Bowler fact file: Carol Gianotti
Australia's own bowling legend, Carol Gianotti, won sixteen professional women's bowling titles before she was inducted into the United States Bowling Congress (USBC) Hall of Fame in 2011. Any woman, or even man, looking at joining a bowling league can learn a lot from her lightning-quick style and fierce competitiveness.
Her early career started in Perth in the 1980s when a bowling alley was constructed next door to where she lived. Carol and her brother, Mark, would hop over the fence to go bowling, even before the centre had opened.
The fire that started in her heart in that small, Perthian bowling alley launched her into a globe-trotting career of instant success. In 1988 she stunned the world by keeping up, if not surpassing, the world's best female bowlers to win herself a spot bowling for Australia in Seoul. "She was regarded as the also-ran to the U.S. contingent, but amazed everyone by leading the qualifying," wrote Jim Fitzgerald on the subject in Bowling Digest magazine.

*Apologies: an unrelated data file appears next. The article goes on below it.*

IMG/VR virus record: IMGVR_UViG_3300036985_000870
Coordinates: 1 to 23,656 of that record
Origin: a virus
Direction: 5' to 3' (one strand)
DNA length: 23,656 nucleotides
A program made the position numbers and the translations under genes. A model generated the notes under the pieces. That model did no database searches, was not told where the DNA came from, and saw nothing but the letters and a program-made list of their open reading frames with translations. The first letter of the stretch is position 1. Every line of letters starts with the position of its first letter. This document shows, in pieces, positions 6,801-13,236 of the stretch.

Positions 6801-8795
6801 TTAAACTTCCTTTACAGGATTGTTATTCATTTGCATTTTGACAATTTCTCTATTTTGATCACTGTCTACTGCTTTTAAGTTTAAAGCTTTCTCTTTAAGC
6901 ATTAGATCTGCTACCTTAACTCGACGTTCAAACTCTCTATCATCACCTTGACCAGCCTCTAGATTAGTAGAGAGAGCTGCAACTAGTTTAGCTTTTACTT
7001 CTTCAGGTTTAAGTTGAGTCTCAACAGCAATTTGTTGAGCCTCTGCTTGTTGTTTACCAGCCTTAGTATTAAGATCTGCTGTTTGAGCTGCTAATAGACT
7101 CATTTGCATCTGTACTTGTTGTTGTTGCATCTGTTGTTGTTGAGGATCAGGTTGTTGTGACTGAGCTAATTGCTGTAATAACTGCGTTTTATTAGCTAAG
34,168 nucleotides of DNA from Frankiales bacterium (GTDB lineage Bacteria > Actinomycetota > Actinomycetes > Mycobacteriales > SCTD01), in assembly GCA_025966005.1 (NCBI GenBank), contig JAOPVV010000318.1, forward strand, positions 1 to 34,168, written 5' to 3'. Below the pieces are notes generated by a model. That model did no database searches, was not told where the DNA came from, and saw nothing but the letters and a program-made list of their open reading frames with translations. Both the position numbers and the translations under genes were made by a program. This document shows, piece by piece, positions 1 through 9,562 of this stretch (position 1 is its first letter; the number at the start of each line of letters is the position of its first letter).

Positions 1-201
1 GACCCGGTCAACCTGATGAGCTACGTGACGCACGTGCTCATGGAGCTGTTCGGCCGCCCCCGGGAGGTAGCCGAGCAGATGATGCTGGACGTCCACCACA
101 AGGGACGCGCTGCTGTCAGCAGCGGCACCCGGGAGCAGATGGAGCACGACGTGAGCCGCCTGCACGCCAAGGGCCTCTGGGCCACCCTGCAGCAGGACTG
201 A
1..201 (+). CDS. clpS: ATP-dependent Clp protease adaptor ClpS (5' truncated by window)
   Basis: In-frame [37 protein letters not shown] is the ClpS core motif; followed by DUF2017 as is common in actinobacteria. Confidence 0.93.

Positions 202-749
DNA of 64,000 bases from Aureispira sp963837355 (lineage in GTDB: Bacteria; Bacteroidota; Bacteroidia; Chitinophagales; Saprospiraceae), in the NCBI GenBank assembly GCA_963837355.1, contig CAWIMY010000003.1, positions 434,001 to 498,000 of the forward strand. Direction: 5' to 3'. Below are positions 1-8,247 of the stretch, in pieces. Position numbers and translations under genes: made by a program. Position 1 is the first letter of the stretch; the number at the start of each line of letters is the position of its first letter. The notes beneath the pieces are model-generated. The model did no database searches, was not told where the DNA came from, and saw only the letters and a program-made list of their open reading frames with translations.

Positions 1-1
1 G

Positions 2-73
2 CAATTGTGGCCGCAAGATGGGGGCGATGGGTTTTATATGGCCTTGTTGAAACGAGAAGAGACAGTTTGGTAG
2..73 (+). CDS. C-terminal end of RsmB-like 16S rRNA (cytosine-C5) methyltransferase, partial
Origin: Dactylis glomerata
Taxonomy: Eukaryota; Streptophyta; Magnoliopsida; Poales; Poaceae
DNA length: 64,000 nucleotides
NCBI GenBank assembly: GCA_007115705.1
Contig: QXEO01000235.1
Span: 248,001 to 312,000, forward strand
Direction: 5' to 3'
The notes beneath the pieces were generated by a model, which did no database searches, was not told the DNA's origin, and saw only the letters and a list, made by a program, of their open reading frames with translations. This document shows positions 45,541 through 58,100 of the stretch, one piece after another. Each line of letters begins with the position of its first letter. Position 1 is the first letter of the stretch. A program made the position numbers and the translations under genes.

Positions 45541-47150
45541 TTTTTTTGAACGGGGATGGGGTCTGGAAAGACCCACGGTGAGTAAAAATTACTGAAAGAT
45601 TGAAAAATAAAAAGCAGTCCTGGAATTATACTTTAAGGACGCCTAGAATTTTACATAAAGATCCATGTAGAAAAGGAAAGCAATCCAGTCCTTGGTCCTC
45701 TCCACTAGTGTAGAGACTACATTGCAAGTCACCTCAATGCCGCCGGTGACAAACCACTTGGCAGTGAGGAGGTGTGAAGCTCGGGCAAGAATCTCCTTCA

Her first title win was even more impressive. Aged 21 years-old she dominated the competition at the major bowling tournament in Queens in 1989 - the Women's International Bowling Congress. This competition was no easy feat, as it pitted Carol against some of the world's greatest bowlers of the time and was barely over a year since her entrance into the professional sport.
Perhaps what is most impressive about Carol Gianotti, however, is her ability to fight through pain and injury to do what she loves. Prior to being inducted into the hall of fame, Carol had suffered through 10 knee surgeries, as well as numerous hand injuries. These weren't to phase her, as Carol repeatedly bounced back to go on and compete as if nothing were wrong.
If there were ever an Australian bowling idol to learn from and look up to, it's Carol Gianotti.